|Episode no.||Season 1|
|Directed by||William H. Brown, Jr.|
|Written by||Antony Ellis|
|Story by||Ian Fleming (novel)|
|Presented by||William Lundigan|
|Produced by||Bretaigne Windust|
|Featured music||Leith Stevens|
|Original air date|
|Running time||50 minutes|
- Barry Nelson as James Bond
- Peter Lorre as Le Chiffre
- Linda Christian as Valerie Mathis
- Michael Pate as Clarence Leiter
'The Thirteenth Chair'
'Sorry, Wrong Number'
|List of Climax! episodes|
- Casino Royale - Wikipedia
- Casino Royale 1954 James Bond Movie
'Casino Royale' is a live 1954 television adaptation of the 1953 novel of the same name by Ian Fleming. An episode of the American dramatic anthology series Climax!, the show was the first screen adaptation of a James Bond novel, and stars Barry Nelson, Peter Lorre, and Linda Christian. Though this marks the first onscreen appearance of the secret agent, Nelson's Bond is played as an American spy working for the 'Combined Intelligence Agency', and is referred to as 'Jimmy' by several characters.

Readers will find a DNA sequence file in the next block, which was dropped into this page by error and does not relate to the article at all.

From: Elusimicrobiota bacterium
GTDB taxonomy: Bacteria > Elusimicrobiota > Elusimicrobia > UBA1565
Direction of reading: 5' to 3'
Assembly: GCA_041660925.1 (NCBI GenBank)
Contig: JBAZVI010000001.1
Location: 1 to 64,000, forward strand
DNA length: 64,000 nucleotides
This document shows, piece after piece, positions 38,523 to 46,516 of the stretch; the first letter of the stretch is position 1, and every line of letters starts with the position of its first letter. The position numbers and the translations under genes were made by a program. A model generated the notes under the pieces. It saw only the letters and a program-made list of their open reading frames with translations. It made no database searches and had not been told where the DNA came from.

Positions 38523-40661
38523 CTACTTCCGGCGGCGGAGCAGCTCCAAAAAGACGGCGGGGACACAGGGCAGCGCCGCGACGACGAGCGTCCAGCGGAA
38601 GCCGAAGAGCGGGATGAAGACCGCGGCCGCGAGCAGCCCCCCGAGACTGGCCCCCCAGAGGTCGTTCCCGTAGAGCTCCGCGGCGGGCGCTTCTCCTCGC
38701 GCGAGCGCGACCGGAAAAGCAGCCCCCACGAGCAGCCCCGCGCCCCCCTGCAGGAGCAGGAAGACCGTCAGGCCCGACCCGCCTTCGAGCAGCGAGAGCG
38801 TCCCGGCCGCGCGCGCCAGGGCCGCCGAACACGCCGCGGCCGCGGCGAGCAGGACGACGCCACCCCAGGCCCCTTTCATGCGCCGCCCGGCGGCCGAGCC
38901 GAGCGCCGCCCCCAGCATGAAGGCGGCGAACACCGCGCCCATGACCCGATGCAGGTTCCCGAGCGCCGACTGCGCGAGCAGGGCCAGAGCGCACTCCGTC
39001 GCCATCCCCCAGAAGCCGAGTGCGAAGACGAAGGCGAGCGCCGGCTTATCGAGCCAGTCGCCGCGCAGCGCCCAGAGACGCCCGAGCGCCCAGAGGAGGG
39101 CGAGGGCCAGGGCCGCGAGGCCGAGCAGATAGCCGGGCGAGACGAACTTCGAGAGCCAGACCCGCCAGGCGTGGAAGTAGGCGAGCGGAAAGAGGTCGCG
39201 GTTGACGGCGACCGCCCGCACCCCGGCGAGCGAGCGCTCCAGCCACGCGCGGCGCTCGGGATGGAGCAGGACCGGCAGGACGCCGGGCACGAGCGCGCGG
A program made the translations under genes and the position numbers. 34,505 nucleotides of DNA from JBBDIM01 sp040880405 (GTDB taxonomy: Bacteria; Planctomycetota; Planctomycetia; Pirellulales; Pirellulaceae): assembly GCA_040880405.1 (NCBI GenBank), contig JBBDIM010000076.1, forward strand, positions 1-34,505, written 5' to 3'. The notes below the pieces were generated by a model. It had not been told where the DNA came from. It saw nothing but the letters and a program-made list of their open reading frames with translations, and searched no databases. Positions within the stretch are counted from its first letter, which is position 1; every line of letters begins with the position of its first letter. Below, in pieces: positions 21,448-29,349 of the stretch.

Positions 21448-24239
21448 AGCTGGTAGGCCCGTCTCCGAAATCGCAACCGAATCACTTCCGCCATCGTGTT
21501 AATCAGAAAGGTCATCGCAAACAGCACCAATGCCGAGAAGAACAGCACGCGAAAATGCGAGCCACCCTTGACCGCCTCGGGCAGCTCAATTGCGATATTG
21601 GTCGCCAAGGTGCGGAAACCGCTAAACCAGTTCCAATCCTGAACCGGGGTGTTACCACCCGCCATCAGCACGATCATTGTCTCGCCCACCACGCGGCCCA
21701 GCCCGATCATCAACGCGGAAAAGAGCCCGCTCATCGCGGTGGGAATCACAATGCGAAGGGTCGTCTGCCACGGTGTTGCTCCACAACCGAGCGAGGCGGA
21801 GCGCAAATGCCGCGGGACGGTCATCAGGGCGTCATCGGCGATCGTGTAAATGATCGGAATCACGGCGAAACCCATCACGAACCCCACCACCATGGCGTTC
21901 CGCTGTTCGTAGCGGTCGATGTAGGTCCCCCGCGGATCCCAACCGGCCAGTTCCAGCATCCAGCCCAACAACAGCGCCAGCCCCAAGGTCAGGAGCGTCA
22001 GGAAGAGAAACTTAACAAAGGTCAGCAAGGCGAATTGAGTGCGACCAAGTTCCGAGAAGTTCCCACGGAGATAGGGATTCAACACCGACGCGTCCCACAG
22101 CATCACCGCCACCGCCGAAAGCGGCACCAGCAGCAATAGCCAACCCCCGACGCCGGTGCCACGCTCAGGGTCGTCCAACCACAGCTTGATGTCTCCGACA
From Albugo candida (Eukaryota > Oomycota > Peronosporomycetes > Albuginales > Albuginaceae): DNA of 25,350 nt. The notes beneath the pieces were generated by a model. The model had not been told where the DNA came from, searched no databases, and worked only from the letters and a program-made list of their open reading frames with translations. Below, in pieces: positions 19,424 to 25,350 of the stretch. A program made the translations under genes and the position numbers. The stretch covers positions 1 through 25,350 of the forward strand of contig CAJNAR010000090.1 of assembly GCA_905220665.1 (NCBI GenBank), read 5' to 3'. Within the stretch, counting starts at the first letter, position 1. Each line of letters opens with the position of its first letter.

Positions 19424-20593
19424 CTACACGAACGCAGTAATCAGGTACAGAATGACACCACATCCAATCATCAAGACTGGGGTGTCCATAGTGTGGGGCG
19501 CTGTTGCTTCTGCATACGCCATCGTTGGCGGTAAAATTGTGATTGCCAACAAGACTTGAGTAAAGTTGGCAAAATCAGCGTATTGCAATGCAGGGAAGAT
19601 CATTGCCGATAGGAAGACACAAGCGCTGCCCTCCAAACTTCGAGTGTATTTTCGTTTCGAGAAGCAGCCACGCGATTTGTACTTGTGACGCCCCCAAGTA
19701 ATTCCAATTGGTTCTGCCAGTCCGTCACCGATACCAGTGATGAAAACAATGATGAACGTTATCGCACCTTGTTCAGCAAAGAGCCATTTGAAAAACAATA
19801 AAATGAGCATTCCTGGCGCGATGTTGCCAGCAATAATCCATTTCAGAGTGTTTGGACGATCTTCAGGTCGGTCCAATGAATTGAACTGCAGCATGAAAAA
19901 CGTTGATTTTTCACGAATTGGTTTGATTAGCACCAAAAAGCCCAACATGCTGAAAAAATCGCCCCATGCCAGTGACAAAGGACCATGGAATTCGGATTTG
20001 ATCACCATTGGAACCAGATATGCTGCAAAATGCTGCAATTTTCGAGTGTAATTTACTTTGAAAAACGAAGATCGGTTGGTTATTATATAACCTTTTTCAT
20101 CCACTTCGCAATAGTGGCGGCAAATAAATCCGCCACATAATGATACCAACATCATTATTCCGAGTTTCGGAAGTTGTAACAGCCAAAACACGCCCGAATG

In 1954, roughly one year after James Bond’s debut in Ian Fleming’s introductory novel Casino Royale, CBS paid the author $1,000 to acquire the right to adapt the book into a teleplay. Casino Royale became a 50-minute live “episode” of Climax! Mystery Theater. Casino Royale is the first novel by the British author Ian Fleming.Published in 1953, it is the first James Bond book, and it paved the way for a further eleven novels and two short story collections by Fleming, followed by numerous continuation Bond novels by other authors. Directed by Val Guest, Ken Hughes, John Huston. With David Niven, Peter Sellers, Ursula Andress, Orson Welles. In an early spy spoof, aging Sir James Bond comes out of retirement to take on SMERSH. Barry Nelson in Casino Royale (1954), the 1st ever James Bond. James bond actors, James bond, Casino royale Oct 17, 2018 - A complete list of all the James Bond actors, from the official series, and unofficial films and spoofs. From Barry Nelson, to Sean Connery, to Daniel Craig.